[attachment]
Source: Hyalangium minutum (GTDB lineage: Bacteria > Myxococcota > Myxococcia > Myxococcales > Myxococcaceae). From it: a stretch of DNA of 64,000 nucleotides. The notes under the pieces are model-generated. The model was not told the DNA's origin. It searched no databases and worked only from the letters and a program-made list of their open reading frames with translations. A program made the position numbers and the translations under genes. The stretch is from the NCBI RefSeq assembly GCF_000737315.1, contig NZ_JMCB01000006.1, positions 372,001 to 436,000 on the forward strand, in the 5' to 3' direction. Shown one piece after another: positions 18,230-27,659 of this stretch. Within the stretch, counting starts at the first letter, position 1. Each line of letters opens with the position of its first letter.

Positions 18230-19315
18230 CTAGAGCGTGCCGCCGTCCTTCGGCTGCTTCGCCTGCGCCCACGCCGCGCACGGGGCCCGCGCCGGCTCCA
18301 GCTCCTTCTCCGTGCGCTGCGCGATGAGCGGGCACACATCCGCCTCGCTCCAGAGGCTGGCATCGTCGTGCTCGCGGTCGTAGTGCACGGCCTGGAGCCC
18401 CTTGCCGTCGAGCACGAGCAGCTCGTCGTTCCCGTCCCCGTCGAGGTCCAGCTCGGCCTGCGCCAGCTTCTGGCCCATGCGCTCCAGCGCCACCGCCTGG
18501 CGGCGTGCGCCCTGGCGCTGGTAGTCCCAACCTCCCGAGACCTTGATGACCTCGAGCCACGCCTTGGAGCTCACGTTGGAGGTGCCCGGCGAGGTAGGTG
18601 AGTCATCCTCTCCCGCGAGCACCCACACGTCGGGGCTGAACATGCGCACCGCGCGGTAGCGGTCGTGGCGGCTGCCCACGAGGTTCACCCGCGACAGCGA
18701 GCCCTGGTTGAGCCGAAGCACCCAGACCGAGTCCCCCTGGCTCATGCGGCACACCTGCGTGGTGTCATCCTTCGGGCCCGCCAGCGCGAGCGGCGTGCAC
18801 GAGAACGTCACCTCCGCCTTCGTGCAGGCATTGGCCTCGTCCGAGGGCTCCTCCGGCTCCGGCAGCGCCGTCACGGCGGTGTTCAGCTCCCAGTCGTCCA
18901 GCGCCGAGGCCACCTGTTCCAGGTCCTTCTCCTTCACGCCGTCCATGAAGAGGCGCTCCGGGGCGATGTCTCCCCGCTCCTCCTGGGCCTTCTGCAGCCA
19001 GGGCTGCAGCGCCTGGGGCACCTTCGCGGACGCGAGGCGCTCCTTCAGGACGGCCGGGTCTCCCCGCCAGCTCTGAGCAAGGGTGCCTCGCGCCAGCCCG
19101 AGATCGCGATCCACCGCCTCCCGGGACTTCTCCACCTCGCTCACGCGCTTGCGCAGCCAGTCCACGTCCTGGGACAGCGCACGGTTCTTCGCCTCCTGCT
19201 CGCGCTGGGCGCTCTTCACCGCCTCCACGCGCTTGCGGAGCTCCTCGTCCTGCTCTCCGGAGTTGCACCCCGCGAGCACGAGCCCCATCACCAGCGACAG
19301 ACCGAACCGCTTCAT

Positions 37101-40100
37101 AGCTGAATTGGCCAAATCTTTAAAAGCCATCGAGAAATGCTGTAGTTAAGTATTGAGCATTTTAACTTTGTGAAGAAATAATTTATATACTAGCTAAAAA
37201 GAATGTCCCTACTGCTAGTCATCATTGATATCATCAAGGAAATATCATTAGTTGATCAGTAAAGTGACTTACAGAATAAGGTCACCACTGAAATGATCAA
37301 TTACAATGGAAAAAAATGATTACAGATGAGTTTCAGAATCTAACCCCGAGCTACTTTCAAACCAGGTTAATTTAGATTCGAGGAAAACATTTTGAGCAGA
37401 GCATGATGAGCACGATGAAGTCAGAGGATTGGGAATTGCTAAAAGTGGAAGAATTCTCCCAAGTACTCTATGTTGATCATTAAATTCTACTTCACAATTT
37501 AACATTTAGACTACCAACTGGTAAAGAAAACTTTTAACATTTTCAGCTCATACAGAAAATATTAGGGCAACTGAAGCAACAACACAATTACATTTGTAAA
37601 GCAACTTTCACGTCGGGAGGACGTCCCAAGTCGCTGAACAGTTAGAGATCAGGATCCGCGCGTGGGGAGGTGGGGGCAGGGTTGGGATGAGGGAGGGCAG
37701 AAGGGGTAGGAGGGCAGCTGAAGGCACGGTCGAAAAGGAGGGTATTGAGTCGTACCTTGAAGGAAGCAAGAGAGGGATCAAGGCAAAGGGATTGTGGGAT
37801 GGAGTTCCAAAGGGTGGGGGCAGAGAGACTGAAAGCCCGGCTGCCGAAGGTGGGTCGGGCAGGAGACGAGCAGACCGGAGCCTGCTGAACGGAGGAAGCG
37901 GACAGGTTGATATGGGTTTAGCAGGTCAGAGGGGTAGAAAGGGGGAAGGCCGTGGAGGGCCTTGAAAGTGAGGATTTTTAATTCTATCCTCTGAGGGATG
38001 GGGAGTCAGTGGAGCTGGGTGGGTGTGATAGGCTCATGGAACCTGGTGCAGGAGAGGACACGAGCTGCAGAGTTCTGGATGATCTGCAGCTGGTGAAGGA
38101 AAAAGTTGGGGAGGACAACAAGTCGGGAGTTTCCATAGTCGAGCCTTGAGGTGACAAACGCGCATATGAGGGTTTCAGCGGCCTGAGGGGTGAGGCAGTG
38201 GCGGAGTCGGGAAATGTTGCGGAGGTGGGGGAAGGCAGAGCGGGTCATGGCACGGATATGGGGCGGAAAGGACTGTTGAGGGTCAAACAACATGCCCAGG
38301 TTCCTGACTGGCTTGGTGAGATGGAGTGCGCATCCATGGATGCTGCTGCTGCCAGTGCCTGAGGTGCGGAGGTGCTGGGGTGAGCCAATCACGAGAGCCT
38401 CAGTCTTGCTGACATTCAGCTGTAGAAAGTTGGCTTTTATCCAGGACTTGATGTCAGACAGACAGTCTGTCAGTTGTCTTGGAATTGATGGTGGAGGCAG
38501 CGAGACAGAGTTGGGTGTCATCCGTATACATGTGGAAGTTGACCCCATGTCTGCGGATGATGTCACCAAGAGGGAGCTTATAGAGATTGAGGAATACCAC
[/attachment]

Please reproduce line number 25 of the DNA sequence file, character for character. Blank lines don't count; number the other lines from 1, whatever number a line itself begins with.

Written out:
38001 GGGAGTCAGTGGAGCTGGGTGGGTGTGATAGGCTCATGGAACCTGGTGCAGGAGAGGACACGAGCTGCAGAGTTCTGGATGATCTGCAGCTGGTGAAGGA